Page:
An unread American attempts to tackle great literature
Saturday, September 11, 2010
Aristotle: Politics - Why do we have a government?
Last year I did a brief introdution of Aristotle and I read a portion of his work "Politics" which I discussed. This time my assignment was to read all eight "books" of Aristotle's Politics.
Aristotle famously says, "Man is by nature a political animal", and perhaps nothing (sadly) is more important to the advancement of civilization than politics. It is the foundation of government, society, culture and our welfare. Therefore a critical examination of the mechanics of politics is required for the development of any successful state.
Aristotle asks many questions such as: What are the elements of a successful government? Why are there different types of government? What is the best government?
Why do we need government? Aristotle says that within a "state" man is perfected, the best of all animals. However when he is removed from law and justice he becomes the worst. I suppose many would agree with that assessment, including Thomas Hobbes (1588-1679) who said that without government man would be in a "war of all against all" and thus have lives that were "solitary, poor, nasty, brutish, and short".
Who should rule? Aristotle says that some individuals are made to rule, just like some are naturally slaves and others masters. Just like the mind rules over the appetites, so should the superior rule over the inferior. At first I dismissed this idea as anachronistic and undemocratic, but now I am wondering if Aristotle is correct. Do we want bad leaders? Of course not, but what qualifies someone as good or bad? Education? Experience? Intelligence? Birth? It is worthy of further thought.
Who is a citizen in our government? What an apropos question as the 14th Amendment to the Constitution and the status of illegal aliens in the US is currently in the news. Aristotle suggests that a citizen is someone who can participate in the government, specifically in the judicial system. A virtuous citizen is one who can both obey and lead.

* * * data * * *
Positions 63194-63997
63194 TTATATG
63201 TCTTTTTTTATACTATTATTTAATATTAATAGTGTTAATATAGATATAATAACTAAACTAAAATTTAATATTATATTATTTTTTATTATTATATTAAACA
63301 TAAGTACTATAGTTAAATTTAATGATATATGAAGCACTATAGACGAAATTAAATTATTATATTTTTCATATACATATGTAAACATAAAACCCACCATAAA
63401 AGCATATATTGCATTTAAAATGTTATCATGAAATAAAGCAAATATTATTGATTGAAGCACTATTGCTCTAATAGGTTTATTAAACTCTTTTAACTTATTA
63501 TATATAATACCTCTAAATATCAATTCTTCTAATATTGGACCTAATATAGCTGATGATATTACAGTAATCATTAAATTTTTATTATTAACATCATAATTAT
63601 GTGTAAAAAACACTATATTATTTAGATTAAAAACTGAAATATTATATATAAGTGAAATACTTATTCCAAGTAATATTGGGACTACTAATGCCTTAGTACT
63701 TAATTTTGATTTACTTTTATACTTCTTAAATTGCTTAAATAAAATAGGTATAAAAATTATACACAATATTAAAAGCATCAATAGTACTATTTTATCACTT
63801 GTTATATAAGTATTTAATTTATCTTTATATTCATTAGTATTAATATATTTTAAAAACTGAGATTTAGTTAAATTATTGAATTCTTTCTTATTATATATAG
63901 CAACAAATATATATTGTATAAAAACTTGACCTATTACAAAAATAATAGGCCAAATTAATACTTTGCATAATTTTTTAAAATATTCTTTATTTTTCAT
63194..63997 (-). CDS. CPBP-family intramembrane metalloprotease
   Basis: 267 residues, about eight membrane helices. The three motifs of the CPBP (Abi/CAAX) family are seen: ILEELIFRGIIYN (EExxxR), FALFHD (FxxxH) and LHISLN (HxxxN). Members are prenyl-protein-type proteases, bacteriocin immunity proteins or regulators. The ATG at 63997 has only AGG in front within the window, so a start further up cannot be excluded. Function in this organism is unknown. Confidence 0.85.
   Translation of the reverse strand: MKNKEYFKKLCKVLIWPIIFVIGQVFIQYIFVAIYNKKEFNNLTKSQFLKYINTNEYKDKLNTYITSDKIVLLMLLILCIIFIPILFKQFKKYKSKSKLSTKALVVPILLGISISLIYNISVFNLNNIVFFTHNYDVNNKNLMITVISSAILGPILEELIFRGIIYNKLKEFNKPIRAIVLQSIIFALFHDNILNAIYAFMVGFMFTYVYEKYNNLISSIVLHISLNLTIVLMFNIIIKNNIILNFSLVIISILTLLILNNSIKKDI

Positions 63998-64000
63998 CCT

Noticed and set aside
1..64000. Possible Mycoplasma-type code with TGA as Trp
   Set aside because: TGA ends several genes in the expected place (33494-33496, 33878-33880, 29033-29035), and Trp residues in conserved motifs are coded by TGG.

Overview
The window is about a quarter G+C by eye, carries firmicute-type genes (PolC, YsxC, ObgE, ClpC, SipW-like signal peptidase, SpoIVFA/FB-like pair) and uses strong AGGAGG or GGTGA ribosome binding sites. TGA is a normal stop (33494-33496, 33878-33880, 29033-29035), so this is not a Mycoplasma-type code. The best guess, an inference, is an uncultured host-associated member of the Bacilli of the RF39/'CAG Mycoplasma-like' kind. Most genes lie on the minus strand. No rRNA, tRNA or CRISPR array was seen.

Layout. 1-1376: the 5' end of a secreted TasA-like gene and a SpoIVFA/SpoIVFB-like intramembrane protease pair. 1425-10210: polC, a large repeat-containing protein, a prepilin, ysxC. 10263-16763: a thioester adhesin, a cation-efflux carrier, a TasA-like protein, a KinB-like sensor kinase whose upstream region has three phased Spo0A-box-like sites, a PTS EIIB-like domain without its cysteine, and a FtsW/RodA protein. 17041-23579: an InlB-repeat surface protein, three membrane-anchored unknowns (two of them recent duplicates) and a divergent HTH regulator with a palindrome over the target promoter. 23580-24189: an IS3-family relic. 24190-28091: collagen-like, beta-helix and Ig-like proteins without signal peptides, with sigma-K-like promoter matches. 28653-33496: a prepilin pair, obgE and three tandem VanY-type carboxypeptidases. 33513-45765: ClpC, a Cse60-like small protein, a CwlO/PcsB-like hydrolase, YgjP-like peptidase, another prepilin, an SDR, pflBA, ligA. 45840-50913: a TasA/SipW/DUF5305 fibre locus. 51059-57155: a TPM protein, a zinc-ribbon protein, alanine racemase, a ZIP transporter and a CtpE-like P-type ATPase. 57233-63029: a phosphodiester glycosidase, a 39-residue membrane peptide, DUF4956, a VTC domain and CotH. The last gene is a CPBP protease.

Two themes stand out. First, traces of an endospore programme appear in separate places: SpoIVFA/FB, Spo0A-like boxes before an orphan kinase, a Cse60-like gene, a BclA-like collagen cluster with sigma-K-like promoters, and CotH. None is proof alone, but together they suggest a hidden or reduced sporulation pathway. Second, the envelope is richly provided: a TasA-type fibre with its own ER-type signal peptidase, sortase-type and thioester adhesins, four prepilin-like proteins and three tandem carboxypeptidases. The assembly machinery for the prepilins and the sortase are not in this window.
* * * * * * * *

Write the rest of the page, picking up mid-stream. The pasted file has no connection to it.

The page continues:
What is the best government? Aristotle compares different governments weighing their pros and cons.
Governments can be divided into how many people rule over the state. This can be one (royalty/tyranny), a few (aristocracy/oligarchy = governement of the best), or the many (democracy/constitutional government).
Having a smaller ruling party results in a more efficient government which does not require a consensus for its action. It is also possible to have the best (most virtuous) rulers who are highly educated and skilled. Conversely, having a small number of people in charge means they are more likely to express bad judgement than a larger number would. Smaller governments also disenfranchise a great number of people.
The worst form of government is a tyranny where one man rules without restraint. According to Aristotle, a democracy is not too far behind. So what does Aristotle think is the best form of government? He wryly says it is the one that is administered by the best.
Aristotle does make it clear though that inequality is the root cause of rebellion and that a strong middle class is essential.
"Thus it is manifest that the best political community is formed by citizens of the middle class, and that those states are likely be be well-administered, in which the middle class is large, and stronger if possible that both the other classes...for where some possess much, and the others nothing, there may arise an extreme democracy, or a pure oligarchy; or a tyranny may grow out of either extreme"
Concerning Civil Government; Locke
Sense and Sensibility; Austen
Don Quixote; Cervantes
Anna Karenina; Tolstoy
On the Road; Kerouac
Great Expectations; Dickens
Classics Finished in 2011
The Plague; Camus
The Stranger; Camus
The Social Contract; Rosseau
The Spirit of Laws; Montesquieu
Henry IV parts 1 & 2; Shakespeare
Madame Bovary; Flaubert
The Prince; Machiavelli
Summa Theologica; Aquinas
The Fountainhead; Rand
Classics Finished in 2010
The Annals; Tacitus
Zen and the Art of Motorcycle Maintenance; Pirsig
New Testament; Gospel of Matthew, Acts of the Apostles